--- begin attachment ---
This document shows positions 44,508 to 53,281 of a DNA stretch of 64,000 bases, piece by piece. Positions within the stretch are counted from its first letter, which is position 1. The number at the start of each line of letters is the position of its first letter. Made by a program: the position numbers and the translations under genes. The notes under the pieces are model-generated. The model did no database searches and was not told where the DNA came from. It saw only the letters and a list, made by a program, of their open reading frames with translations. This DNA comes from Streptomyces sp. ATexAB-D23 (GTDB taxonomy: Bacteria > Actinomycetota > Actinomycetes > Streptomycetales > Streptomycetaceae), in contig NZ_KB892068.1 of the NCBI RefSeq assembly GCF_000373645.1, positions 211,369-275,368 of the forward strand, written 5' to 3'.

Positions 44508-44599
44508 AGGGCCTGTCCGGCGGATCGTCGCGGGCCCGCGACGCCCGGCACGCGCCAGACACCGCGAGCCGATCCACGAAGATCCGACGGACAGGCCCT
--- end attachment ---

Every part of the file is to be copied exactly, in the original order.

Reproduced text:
This document shows positions 44,508 to 53,281 of a DNA stretch of 64,000 bases, piece by piece. Positions within the stretch are counted from its first letter, which is position 1. The number at the start of each line of letters is the position of its first letter. Made by a program: the position numbers and the translations under genes. The notes under the pieces are model-generated. The model did no database searches and was not told where the DNA came from. It saw only the letters and a list, made by a program, of their open reading frames with translations. This DNA comes from Streptomyces sp. ATexAB-D23 (GTDB taxonomy: Bacteria > Actinomycetota > Actinomycetes > Streptomycetales > Streptomycetaceae), in contig NZ_KB892068.1 of the NCBI RefSeq assembly GCF_000373645.1, positions 211,369-275,368 of the forward strand, written 5' to 3'.

Positions 44508-44599
44508 AGGGCCTGTCCGGCGGATCGTCGCGGGCCCGCGACGCCCGGCACGCGCCAGACACCGCGAGCCGATCCACGAAGATCCGACGGACAGGCCCT